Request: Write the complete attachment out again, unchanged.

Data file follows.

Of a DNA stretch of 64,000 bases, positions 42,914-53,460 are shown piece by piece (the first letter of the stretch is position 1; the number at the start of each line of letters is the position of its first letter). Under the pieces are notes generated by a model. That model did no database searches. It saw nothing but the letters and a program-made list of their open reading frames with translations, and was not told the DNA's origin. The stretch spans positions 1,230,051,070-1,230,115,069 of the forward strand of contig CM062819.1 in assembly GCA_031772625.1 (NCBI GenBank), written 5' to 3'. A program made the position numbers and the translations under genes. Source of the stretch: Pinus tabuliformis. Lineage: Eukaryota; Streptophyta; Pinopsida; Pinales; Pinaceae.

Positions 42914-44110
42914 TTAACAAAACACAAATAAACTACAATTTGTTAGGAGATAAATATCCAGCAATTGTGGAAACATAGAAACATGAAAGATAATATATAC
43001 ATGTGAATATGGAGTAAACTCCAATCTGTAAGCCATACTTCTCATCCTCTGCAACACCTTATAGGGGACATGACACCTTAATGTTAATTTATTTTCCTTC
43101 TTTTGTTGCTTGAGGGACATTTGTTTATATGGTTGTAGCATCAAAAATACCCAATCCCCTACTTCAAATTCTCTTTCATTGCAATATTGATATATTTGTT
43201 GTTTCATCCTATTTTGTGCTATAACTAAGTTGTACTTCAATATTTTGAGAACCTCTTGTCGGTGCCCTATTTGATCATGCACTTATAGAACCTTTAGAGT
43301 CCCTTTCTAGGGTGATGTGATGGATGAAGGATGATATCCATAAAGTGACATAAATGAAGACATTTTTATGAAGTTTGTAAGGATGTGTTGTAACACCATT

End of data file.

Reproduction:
Of a DNA stretch of 64,000 bases, positions 42,914-53,460 are shown piece by piece (the first letter of the stretch is position 1; the number at the start of each line of letters is the position of its first letter). Under the pieces are notes generated by a model. That model did no database searches. It saw nothing but the letters and a program-made list of their open reading frames with translations, and was not told the DNA's origin. The stretch spans positions 1,230,051,070-1,230,115,069 of the forward strand of contig CM062819.1 in assembly GCA_031772625.1 (NCBI GenBank), written 5' to 3'. A program made the position numbers and the translations under genes. Source of the stretch: Pinus tabuliformis. Lineage: Eukaryota; Streptophyta; Pinopsida; Pinales; Pinaceae.

Positions 42914-44110
42914 TTAACAAAACACAAATAAACTACAATTTGTTAGGAGATAAATATCCAGCAATTGTGGAAACATAGAAACATGAAAGATAATATATAC
43001 ATGTGAATATGGAGTAAACTCCAATCTGTAAGCCATACTTCTCATCCTCTGCAACACCTTATAGGGGACATGACACCTTAATGTTAATTTATTTTCCTTC
43101 TTTTGTTGCTTGAGGGACATTTGTTTATATGGTTGTAGCATCAAAAATACCCAATCCCCTACTTCAAATTCTCTTTCATTGCAATATTGATATATTTGTT
43201 GTTTCATCCTATTTTGTGCTATAACTAAGTTGTACTTCAATATTTTGAGAACCTCTTGTCGGTGCCCTATTTGATCATGCACTTATAGAACCTTTAGAGT
43301 CCCTTTCTAGGGTGATGTGATGGATGAAGGATGATATCCATAAAGTGACATAAATGAAGACATTTTTATGAAGTTTGTAAGGATGTGTTGTAACACCATT